1. Let go of your writerly kung-fu grip
In the past, I'd heard some writers say their characters whispered things to them. These murmurs informed the writers who these characters were and what they really wanted--even if it was different from what was already written (What? You have a long-lost sister?). But my characters didn't seem to be telling me anything, even when I asked them to.
I realized it was because I was keeping them, and my story, in a choke-hold because I was so afraid of "wasted words" that wouldn't end up in the final draft. But being afraid to get too messy made everything fall flat under unnecessary confinement--and none of my pages got requests.
Your novel tells you what it wants. Not the other way around. Let your characters free, and they'll pop off the page.
Suggested Exercise: Open up a separate document from your novel and write a conversation between two of your characters. See where it leads.
2. Make sure those writerly words count
Most agents will see, at most, the first few paragraphs of your work. So make sure those really shine, and that any unnecessary words, actions or cliches are cut out. Also, when you're reading excerpts or pages out loud, be sure to start at the beginning. If you're not starting at the beginning (because Chapter Five is soooo much better), make Chapter Five the beginning.
Suggested Exercise: Look at your first ten words. First ten paragraphs. First ten pages. What stands out most? What doesn't stand out that should?
3. Know your writerly business
It tough to keep an eye on the publishing business during the crafting stage because it's constantly changing, and the business will likely be very different when your work finally gets out there (I know this is true for me). But it's still a good idea to glean some of the basics, and demonstrate that you're in the know. For example, sci-fi/fantasy isn't an official genre. (Sci-fi is, and fantasy is, but together? No.). It's also good to be aware why certain genres exist, and what their purpose is. As an example, any story dependent on a romance (even as a subplot) is considered romance, and will be shelved that way.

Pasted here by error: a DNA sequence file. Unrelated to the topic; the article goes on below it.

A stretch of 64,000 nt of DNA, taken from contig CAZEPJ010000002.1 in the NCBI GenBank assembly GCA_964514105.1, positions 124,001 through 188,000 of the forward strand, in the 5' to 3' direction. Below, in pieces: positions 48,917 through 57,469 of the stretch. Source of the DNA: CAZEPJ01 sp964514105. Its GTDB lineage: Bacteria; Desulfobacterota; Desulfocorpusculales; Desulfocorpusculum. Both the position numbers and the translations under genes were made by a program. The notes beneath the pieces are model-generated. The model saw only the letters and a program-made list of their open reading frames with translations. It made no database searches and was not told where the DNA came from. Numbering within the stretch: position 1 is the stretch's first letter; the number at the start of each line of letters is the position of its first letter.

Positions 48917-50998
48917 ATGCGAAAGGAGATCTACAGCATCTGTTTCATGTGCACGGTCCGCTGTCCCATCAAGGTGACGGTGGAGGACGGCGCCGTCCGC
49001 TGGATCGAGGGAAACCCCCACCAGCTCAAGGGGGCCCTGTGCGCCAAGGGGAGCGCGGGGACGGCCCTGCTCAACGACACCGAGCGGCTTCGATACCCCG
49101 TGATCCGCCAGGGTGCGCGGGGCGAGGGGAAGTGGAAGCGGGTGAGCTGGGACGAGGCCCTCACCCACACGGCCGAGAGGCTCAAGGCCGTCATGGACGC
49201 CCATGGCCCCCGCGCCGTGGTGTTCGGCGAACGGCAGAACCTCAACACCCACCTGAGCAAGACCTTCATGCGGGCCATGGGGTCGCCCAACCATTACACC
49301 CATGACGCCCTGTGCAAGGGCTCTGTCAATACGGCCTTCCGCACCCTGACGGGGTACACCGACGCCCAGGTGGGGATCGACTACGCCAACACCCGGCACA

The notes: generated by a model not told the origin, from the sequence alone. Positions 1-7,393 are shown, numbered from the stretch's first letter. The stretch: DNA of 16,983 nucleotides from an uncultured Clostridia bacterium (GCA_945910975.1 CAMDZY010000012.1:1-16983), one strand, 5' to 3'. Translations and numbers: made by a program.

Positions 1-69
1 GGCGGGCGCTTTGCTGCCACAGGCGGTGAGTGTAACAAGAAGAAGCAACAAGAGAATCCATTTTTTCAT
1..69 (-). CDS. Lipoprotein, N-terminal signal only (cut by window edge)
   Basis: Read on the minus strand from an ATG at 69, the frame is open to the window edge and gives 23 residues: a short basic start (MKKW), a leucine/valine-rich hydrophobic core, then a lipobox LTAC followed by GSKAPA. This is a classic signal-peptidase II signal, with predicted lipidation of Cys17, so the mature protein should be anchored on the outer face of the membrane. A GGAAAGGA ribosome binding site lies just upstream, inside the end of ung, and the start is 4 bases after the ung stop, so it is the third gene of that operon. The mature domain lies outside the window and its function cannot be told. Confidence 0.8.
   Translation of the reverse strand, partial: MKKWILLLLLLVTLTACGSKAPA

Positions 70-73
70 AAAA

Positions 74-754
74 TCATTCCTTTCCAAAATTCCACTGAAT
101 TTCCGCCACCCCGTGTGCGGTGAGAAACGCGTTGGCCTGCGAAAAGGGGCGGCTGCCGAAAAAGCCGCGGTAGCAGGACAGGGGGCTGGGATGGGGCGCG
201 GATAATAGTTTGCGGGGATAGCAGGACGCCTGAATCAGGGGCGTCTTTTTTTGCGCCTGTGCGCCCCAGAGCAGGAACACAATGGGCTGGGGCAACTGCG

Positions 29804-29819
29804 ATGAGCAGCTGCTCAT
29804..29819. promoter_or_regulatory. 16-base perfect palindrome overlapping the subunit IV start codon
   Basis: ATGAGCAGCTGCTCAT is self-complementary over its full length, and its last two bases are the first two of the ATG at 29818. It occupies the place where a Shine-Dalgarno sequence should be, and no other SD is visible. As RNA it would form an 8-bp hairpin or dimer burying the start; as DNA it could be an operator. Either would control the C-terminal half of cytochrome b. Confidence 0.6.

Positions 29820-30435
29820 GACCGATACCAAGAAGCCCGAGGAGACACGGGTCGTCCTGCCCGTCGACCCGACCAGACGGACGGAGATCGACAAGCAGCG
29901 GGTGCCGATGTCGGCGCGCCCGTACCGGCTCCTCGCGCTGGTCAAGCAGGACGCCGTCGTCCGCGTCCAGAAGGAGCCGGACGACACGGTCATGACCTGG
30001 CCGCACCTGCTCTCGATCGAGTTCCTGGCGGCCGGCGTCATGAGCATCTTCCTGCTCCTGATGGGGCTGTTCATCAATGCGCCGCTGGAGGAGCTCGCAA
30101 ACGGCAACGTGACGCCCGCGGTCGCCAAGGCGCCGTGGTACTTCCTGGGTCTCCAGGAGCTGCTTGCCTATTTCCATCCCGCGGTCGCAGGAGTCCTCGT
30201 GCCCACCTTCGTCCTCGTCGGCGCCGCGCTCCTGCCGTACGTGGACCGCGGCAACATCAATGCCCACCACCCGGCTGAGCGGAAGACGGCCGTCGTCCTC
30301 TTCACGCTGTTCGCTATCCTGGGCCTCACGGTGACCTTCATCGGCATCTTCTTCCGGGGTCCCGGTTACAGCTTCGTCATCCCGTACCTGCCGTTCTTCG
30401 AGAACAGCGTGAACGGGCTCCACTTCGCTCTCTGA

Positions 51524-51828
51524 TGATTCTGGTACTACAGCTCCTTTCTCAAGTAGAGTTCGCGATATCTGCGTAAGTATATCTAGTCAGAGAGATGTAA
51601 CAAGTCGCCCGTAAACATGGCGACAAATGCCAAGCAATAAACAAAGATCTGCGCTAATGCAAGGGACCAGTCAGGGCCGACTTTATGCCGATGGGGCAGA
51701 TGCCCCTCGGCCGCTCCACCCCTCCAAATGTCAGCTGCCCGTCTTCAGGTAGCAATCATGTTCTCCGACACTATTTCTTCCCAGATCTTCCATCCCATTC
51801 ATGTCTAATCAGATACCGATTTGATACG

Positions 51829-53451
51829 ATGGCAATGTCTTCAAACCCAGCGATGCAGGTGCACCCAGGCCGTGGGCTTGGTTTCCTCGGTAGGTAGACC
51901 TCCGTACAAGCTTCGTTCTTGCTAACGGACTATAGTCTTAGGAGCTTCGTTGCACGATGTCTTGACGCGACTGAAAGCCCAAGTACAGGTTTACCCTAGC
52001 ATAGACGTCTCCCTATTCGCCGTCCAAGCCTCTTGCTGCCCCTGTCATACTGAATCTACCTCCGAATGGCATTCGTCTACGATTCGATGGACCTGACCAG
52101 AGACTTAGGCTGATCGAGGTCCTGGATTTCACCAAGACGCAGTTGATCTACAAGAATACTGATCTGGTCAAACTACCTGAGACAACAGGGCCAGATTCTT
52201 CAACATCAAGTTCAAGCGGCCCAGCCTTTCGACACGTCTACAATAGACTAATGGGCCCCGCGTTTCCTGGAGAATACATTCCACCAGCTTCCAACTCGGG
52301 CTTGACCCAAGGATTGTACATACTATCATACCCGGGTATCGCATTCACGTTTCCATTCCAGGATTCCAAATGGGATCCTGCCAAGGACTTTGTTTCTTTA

Suggested Exercise: Go to your local bookstore (or even a chain, like Barnes and Noble) and try to figure out what categories they use. Which one would your book fit under?
Here are some other moments from Comicon that made the day even better:
- The Balrog!
- I saw a ton of great authors (including some previously featured on this blog).
- My husband didn't hate it. He was also very helpful with miscellaneous schlepping.
- I met and spoke with John Ratzenberger, of Cheers and Pixar fame.
- Chuck Wendig predicted my death: crushed by books. This is probably very accurate.